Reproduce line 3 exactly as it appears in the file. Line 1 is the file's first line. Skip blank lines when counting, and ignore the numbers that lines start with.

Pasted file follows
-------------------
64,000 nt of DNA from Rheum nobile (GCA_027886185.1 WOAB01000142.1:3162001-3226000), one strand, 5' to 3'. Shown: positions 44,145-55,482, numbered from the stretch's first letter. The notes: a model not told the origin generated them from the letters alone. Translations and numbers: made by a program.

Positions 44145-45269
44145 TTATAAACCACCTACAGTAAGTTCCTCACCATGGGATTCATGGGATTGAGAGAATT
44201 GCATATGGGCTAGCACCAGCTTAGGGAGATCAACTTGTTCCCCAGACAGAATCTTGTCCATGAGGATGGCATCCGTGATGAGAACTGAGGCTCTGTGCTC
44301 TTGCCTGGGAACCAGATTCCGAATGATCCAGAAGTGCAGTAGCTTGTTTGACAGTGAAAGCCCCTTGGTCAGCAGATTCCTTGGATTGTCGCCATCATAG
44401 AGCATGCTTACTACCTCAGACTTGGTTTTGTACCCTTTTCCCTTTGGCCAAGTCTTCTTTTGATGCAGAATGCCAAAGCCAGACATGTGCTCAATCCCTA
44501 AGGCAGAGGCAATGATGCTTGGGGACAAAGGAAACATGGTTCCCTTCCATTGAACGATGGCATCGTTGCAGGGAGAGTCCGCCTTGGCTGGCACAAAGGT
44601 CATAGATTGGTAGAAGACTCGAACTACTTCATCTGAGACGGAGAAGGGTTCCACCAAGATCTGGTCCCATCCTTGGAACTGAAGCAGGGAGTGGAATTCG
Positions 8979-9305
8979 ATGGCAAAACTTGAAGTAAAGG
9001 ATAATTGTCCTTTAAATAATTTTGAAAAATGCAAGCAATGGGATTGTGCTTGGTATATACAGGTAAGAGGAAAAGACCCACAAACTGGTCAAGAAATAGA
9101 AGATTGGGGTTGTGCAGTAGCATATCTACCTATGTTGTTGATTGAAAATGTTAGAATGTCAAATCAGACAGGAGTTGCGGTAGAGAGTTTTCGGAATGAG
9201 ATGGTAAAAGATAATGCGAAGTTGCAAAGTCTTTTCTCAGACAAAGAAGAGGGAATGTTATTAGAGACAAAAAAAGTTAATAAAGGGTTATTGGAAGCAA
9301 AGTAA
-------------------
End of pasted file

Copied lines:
44145 TTATAAACCACCTACAGTAAGTTCCTCACCATGGGATTCATGGGATTGAGAGAATT